You may be right – this might not be the relationship for you or for him. But if that’s the case, it’s because your answers are more nos than yeses. It’s because you aren’t ready to be in a place of choosing a life in Love, or he isn’t someone who makes you feel safe, or you don’t even know who you are yet so how can you know if he helps you be the best version of that unknown self. But no longer being “in Love” is not a valid reason, because no matter who you choose in the end, sometimes you will not feel in Love. It’s just the nature of our fickle emotions. And yet, in those moments where you aren’t uber connected and having great sex and feeling warm fuzzies, you will find you are experiencing a Love far more profound, both being given and being received.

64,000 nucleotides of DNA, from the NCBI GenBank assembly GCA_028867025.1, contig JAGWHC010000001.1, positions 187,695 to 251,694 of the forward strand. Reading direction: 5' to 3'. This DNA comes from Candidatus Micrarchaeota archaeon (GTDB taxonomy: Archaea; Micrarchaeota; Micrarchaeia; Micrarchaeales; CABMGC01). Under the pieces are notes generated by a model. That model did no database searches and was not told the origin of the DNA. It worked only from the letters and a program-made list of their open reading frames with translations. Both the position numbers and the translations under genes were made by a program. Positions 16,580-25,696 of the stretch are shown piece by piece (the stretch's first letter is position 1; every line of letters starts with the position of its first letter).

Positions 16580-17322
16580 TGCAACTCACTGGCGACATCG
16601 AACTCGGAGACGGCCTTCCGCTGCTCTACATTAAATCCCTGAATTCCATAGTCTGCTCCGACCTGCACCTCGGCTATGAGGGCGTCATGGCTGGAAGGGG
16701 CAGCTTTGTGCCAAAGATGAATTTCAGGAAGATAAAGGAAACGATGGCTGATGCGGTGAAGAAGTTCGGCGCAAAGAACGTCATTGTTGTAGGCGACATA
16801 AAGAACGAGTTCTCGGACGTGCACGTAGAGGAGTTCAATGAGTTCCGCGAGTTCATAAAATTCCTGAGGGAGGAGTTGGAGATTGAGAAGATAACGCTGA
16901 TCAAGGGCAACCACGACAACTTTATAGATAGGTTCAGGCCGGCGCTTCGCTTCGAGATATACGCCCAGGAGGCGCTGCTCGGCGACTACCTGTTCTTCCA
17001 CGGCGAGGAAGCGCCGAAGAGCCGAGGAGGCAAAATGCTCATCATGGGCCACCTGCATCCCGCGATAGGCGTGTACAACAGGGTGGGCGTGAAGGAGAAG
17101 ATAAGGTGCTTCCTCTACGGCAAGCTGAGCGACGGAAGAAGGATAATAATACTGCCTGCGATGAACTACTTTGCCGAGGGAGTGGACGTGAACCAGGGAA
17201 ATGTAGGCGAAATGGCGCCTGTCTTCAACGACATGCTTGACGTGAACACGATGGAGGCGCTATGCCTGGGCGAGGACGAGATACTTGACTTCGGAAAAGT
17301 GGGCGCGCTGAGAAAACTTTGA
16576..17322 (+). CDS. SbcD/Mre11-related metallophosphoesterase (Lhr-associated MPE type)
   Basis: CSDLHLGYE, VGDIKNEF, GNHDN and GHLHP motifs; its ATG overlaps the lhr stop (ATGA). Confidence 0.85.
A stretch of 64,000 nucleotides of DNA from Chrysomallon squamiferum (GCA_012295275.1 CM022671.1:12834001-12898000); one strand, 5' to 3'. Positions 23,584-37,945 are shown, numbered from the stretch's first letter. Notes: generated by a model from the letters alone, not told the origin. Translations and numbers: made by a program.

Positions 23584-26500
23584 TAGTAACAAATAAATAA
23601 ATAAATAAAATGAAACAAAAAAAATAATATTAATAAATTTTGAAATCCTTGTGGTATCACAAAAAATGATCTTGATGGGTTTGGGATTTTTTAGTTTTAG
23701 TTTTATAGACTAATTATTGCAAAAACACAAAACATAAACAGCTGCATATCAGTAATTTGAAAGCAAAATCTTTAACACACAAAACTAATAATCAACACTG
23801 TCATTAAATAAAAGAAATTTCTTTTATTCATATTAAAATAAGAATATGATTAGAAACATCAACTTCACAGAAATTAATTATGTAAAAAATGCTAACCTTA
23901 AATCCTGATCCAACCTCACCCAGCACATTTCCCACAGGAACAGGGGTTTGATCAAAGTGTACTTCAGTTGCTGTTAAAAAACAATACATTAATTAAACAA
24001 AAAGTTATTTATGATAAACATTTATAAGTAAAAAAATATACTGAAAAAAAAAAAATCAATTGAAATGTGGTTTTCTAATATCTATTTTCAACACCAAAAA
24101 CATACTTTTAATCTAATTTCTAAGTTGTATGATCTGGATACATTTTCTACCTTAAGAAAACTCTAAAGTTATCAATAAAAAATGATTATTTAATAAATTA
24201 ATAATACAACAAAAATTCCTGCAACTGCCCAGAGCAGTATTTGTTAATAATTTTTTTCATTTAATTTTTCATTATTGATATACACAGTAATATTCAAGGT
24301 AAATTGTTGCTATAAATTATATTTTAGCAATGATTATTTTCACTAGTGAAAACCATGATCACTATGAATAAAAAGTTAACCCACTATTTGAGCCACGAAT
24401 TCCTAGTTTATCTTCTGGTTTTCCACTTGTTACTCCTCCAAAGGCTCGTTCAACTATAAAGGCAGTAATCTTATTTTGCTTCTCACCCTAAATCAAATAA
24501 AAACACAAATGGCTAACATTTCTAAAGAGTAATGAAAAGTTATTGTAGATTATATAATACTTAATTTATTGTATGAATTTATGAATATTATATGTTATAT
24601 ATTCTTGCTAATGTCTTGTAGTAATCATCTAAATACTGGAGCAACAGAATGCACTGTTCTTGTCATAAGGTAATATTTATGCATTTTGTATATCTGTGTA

One last thing: he won’t always be “in Love” with you either. If he’s living in Love with you through that, then you know he’s a keeper.




Love Is



Simple. Concrete. Easy.

Love is a thing of beauty.

A masterpiece created with broad strokes strewn across the canvas haphazardly.

Love happens to us. Falls upon us, or us upon it.

It engulfs us, transports us, reorders us in a single breath.

Love is a force.

Outside ourselves, beyond our control. An overwhelming, uncontrollable urge, a voice so loud it shakes our very being.

It screams our name and demands that we answer, now, NOW.

Love cannot be ignored.

Love cannot be ignored.

It whispers quietly, “I’m here, always. Take your time.”

Tucked into the deepest corners of our being. A choice to be made, a voice so quiet we often mistake it for nonsense.

Love is a whisper.

It patiently waits, chipping away inch by inch, year by year at our hardened hearts.

Love offers itself up, to be embraced or rejected at will.